Reference : Qu'entend-on par paysage de qualité? Résultats d'une enquête auprès d'experts roumain...
Parts of books : Contribution to collective works
Social & behavioral sciences, psychology : Human geography & demography
http://hdl.handle.net/2268/173615
Qu'entend-on par paysage de qualité? Résultats d'une enquête auprès d'experts roumains et wallons
French
[en] What means Landscape of quality? Results of a survey among Romanian and Walloon experts.
Schmitz, Serge mailto [Université de Liège - ULiège > Département de géographie > Service de géographie rurale (LAPLEC) >]
Vanderheyden, Vincent mailto [Université de Liège - ULiège > Département de géographie > Service de géographie rurale (LAPLEC) >]
Teleuca, Alexandra [Université de Bucarest > > CCTPTI > >]
Patru-Stupariu, Ileana [Université de Bucarest > > CCTPTI > >]
2014
Globalization and New Challenges of Agricultural and Rural Systems
Kim, Doo-Chul
Viegas Firmino, Ana Maria
Ichikawa, Yasuo
Nagoya University Publisher
35-44
Yes
978-4-904316-10-8
Nagoya
Japan
[en] Landscape ; Assessment ; European Landscape Convention ; Romania ; Wallonia ; Roumanie ; Wallonie
[fr] Paysage ; Evaluation ; Convention européenne du paysage
[en] The European Landscape Convention stresses that “the landscape has an important public interest role in the cultural, ecological, environmental and social fields, and constitutes a resource favourable to economic activity”. Among other recommendations, signatory countries are committed to assess their landscapes, “taking into account the particular values assigned to them by the interested parties and the population concerned” (Council of Europe 2000). However, assessing landscapes out of a specific framework is not an easy task due to the multiple functions that landscapes perform. Brandt, Tress and Tress (2000) pointed five basic functions: ecological, economic, sociocultural, historical and aesthetic. Relating to these multiple functions, stakeholders may have different points of view on the quality of landscape. In a current bilateral research project funded by Wallonie Bruxelles International and the Romanian Academy, the authors exchange practices concerning landscape monitoring in high value rural landscapes. The paper presents the results of a survey among landscape experts in both countries. Forty-two landscape experts, from Wallonia and Romania, had to specify their level of agreement on fifty-two Likert items regarding landscape quality indicators. A consensus appears about an idyllic landscape characterised by a small human influence. Experts point unanimously the absence of pollution, sustainable farming, the awareness of the inhabitants about landscape, and the aesthetic value as necessary characteristics. Even if the consensus is weaker, both landscape connectivity and regional heritage seem to be other important indicators to assess landscape quality. At the opposite end, the species rarity, the hilliness, a mention in tourist guides, or the presence in the art matter little. The survey stresses also that experts’ advice differs concerning biodiversity indicators, economic potential, and the presence of modern items in the landscape. Generally, Romanian experts stress more the biocentric approach of landscape while Walloon experts may assign importance to urban or industrial landscapes. Finally, the paper suggests nine features worth to be considered when assessing landscapes.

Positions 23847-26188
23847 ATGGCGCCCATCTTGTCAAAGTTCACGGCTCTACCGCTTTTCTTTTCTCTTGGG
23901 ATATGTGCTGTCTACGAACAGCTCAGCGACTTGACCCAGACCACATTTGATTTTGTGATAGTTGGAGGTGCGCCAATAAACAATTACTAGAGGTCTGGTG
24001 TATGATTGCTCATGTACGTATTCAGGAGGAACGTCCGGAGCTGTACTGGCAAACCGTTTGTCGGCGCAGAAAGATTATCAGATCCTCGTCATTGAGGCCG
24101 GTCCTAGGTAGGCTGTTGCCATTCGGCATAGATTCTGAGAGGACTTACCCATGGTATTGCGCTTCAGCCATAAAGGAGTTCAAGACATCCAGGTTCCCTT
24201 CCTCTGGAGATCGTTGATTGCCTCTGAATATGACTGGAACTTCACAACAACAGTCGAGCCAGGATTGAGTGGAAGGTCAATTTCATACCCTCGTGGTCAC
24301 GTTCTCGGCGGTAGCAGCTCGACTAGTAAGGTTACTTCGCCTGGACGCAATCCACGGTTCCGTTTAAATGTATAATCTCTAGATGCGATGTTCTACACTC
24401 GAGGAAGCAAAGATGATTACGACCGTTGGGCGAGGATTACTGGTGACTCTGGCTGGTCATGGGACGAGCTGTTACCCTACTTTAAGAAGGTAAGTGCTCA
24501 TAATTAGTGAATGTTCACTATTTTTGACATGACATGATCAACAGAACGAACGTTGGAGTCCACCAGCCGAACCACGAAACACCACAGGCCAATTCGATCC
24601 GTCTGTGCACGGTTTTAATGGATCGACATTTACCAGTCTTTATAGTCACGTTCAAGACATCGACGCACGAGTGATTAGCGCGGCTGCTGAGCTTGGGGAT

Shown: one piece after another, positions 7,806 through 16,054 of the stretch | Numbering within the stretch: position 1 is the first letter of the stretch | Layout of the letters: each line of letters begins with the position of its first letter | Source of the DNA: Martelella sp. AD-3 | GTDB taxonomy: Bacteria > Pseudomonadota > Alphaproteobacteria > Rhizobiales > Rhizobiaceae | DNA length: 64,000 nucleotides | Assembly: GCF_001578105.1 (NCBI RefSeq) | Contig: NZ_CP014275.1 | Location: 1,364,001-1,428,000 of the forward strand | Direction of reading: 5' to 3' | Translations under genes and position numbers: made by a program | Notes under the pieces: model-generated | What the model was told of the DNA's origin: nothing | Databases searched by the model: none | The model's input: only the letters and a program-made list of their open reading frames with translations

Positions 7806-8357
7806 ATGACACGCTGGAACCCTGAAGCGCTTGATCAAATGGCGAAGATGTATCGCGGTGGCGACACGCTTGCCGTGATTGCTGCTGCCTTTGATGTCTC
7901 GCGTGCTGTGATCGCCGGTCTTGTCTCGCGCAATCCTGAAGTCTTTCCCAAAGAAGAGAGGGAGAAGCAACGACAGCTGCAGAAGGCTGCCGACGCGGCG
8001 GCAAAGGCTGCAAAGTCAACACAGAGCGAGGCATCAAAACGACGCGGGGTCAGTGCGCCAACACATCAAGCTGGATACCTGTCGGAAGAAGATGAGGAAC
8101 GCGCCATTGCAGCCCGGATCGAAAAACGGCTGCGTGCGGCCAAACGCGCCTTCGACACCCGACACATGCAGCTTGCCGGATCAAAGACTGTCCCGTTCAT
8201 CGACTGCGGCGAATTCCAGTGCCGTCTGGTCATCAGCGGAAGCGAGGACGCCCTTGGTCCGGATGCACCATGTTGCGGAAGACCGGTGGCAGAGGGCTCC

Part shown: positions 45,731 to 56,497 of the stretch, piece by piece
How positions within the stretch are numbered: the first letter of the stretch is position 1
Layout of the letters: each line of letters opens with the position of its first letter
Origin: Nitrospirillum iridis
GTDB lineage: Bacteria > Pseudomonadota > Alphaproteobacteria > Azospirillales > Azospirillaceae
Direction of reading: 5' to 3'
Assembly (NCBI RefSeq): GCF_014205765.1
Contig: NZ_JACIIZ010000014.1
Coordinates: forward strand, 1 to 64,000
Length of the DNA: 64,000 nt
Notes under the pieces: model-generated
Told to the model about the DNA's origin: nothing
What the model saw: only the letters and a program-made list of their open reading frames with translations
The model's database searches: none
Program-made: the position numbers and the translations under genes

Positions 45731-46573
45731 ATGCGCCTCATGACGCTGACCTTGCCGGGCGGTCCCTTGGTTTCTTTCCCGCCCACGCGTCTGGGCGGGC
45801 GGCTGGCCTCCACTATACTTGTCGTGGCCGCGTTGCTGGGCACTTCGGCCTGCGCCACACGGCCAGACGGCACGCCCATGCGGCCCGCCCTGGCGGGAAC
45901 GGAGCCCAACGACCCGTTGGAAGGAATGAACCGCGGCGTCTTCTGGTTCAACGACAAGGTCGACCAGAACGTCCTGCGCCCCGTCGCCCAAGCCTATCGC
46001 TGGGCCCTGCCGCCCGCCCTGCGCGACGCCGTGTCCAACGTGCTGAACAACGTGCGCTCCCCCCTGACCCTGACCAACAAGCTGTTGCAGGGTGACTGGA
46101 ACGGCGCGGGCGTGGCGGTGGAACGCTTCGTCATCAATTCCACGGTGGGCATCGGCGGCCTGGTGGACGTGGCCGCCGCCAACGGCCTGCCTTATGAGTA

Laplec ; Lepur
WBI - Wallonie-Bruxelles International ; Romanian Academy
Recherches méthodologiques en écologie du paysage et monitoring paysagers des parcs nationaux
Researchers ; Professionals
http://hdl.handle.net/2268/173615

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